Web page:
Birmingham Midshires (BM), part of the HBOS group, has published the results of a recent survey which shows an increase in the amount of money being withdrawn from savings accounts, and used to top up current accounts.
BM’s latest Saving Britain report, which examines the nation’s savings habits, shows that in the last quarter, the extent to which people dipped into their savings increased by 14%, compared with the previous three-month period.
The average amount withdrawn to offset the effects of interest rate rises and other financial pressures was £400.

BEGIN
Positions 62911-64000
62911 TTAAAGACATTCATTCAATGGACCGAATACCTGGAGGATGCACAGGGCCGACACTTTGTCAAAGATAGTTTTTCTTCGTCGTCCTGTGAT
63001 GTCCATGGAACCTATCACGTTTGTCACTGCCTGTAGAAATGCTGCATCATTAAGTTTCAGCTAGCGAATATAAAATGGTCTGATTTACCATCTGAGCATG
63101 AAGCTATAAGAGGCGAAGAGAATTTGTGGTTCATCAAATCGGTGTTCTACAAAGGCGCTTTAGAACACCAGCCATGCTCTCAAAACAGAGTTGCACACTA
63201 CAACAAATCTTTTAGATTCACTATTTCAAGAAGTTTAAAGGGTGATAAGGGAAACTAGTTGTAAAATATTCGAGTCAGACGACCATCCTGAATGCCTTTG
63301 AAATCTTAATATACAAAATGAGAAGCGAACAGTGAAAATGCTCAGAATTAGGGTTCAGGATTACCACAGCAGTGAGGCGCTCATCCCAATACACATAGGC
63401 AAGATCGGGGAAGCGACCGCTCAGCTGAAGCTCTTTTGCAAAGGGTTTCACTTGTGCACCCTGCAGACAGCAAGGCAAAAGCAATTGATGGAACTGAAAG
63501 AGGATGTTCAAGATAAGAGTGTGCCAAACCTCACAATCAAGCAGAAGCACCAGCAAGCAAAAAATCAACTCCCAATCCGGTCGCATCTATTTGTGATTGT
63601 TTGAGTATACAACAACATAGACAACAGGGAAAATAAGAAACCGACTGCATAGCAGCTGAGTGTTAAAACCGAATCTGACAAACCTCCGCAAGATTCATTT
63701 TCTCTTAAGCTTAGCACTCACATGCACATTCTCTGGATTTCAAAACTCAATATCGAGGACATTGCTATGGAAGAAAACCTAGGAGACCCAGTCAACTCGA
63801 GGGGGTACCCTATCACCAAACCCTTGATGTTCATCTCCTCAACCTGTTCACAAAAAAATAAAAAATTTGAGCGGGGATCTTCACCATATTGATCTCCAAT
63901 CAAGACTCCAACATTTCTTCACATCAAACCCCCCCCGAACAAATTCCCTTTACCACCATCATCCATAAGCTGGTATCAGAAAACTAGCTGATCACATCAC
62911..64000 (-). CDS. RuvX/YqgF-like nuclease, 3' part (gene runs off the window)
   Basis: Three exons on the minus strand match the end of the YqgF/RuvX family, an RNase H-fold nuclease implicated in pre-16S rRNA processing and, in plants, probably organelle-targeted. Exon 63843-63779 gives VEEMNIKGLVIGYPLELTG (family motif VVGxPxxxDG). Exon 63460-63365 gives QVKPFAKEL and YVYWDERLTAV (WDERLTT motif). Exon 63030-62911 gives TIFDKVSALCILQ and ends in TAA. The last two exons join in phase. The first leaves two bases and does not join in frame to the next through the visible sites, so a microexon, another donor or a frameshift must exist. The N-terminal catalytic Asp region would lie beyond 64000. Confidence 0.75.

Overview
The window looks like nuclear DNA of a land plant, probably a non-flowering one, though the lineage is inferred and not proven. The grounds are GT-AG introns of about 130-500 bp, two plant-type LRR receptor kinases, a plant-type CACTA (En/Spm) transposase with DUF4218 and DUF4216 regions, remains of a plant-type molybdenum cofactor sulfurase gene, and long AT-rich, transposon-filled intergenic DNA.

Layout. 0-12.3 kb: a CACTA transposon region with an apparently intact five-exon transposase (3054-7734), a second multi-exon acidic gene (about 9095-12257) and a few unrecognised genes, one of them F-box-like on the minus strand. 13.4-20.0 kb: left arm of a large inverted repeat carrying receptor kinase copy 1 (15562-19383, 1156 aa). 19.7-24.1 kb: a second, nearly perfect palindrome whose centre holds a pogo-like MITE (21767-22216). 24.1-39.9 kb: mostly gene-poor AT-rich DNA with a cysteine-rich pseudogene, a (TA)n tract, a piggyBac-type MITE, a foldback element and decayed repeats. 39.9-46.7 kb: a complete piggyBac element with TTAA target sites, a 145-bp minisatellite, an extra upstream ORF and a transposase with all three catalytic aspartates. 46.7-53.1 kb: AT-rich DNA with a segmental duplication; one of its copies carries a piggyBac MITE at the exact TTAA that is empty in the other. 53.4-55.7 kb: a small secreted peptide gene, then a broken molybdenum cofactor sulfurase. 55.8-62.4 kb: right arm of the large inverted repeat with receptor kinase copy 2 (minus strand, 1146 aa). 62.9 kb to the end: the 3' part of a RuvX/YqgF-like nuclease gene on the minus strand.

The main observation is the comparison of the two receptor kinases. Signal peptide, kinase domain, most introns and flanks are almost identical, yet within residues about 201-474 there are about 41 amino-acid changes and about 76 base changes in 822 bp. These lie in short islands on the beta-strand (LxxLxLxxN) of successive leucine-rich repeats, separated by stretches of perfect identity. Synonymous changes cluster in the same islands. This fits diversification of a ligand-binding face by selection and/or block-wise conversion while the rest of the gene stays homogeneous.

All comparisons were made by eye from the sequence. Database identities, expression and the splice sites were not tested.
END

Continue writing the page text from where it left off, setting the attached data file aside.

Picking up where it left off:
Whilst the value of the savings used increased during the quarter, the number of people needing to use their savings actually fell.
Londoners were the most likely to dip into their accounts, withdrawing £716 on average, while those in the north of the country took out an average of £242.
According to the survey, the 25 to 34 age group tended to use savings to offset overspending from another account.
For respondents aged between 35 and 44, 17% had used savings to pay bills, while 45 to 54-year-olds were more likely to be spending their savings on a holiday.
Those aged over 55 made the largest withdrawals from savings accounts, at £682 on average.
Nearly one-quarter of over 55s surveyed used the money for a holiday and a further 23% had to use it for emergency home or car repairs.